National Register & Survey Program Manager Stephanie L. Cherry-Farmer, who is with the Georgia Historic Preservation Division, gave the commission and audience members a summary on what a listing on the register would mean for downtown property and business owners.
The proposed Cartersville Downtown Historic District, according to a summary of the nomination, will be bounded by Church Street to the north, Gilmer Street to the east, Leake Street to the south and Bartow Street to the west. It will include properties previously listed on the national register such as the Old Bartow County Courthouse and Grand Theatre. It will also absorb the previously listed North Erwin Street Historic District and North Wall Street Historic District.
To be considered for the national register, Cherry-Farmer said, a piece of property or district must meet certain criteria. Being more than 50 years old, maintaining historic integrity and having some form of significance are among the criteria.
“It’s very important to understand at this stage that a property does not need to be nationally significant,” she said. “Most of our listings in Georgia are listed a the local or statewide level of significance, but they’re significant under one of the themes and they meet one of the criteria.”
The nomination summary states the downtown district is significant due to community planning and development, commerce, politics/government, transportation and architecture.
In addition to national and statewide recognition of an area’s history, Cherry-Farmer said there was another immediate benefit of being listed: tax breaks.
“But the number one benefit of owning property in a district listed on the National Register of Historic Places is tax incentives. Owners of national register-listed residential properties in Georgia may qualify for state tax credits and preferential tax assessments if they’re undertaking major rehabilitation work,” she said. “Owners of income-producing properties, also known as commercial properties, may be eligible to take advantage of both federal and state tax incentives for completing major rehabilitation work.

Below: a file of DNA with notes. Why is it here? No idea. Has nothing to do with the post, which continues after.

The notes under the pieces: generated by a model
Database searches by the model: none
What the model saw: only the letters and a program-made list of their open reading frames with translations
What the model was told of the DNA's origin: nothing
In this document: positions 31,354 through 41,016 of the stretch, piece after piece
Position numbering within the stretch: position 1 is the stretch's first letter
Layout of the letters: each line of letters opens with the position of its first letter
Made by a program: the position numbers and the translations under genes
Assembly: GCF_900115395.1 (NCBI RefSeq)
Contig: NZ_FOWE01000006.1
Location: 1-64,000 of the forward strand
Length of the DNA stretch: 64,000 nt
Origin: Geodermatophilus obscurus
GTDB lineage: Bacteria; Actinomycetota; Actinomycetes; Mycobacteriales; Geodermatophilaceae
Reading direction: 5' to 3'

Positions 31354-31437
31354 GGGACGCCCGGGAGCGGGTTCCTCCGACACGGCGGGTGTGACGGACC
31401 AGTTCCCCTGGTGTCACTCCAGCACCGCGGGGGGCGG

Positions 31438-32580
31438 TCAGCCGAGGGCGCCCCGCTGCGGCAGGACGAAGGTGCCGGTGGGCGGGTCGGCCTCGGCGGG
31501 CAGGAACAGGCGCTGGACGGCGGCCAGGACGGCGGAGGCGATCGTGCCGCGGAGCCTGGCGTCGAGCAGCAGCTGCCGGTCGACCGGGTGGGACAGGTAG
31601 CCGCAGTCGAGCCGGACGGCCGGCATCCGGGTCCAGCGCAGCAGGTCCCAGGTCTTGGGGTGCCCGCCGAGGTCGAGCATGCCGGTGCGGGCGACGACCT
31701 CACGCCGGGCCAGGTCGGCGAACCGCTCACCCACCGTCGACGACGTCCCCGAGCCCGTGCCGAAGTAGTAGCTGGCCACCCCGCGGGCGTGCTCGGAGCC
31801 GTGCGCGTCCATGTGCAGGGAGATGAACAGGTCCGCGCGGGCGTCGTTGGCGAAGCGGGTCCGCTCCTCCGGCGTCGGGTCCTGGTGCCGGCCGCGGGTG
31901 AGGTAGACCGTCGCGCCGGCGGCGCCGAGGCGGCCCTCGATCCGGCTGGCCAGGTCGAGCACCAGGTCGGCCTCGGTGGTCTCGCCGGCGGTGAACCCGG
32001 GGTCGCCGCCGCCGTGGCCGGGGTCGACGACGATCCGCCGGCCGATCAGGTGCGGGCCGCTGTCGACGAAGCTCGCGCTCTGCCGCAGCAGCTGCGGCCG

“Both the state and federal credits are applied to income taxes, so they’re not going to affect the property tax base here in Cartersville, but they’re an incentive that you all and HPC can use to help people understand, ‘Why is the national register important?’ Because it’s going to incentivize investment — responsible investment — here in Cartersville’s downtown.”
However, Cherry-Farmer explained, being listed does not automatically protect a property or limit what an owner may do it.
“Most people feel once a building is listed it is protected because certain things cannot be done to it and they feel, in that same way, if your property is listed as a private property owner your property rights are impacted, and neither of those things are true. The national register is a recognition piece. It’s local designation that restricts what you can do,” she said.
The application to be included on the national register was filed in October 2013, said Cartersville City Planner Richard Osborne. He said the application grew out of creating the city’s new downtown master plan.
“As we put together the downtown master plan, we saw that there had been, in past years, efforts to make downtown nationally recognized. There were individual buildings, but the whole downtown commercial district was not nationally recognized. ... It just helps with business and marketing and from an economic development perspective. So although being listed on the National Register of Historic Places is ceremonial and not related to enforcement, once Cartersville’s downtown is nationally recognized there are no additional regulations. That’s a good thing,” he said.
Osborne credited Cartersville City Council member Dianne Tate and businessman John Lewis for their labors in laying the groundwork for a downtown historic district.
“They have been working on this project for years and so they really deserve the most amount of applause for getting this project the priority listing and really helping to talk to other stakeholders and let them know the importance of what this means,” Osborne said.
The state Historic Preservation Division gave the city a consultant, Beth Gibson, to help assemble the application. Gibson was loaned to Cartersville free of charge, Osborne added.
“Etowah Valley Historical Society, Bartow History Museum, they know the history of Cartersville so well and we can tell the story and paint the picture, but the consultant really helped refine down to step one, step two, step three, what was needed so that an outsider who knew nothing about Cartersville could look at an application packet and say Cartersville is worthwhile of recognition,” he said.
The review board will review Cartersville’s application Friday, Feb. 28, at the Georgia Department of Natural Resources Historic Preservation Commission office at 254 Washington St., Atlanta. Cherry-Farmer said the meeting will begin at 9 a.m., but Cartersville’s application will be handled in the afternoon to give any interested parties the ability to attend the meeting. If approved, the downtown area will be added to the state registry and property owners will be able to take advantage of state tax breaks. The application would then move to the national review board.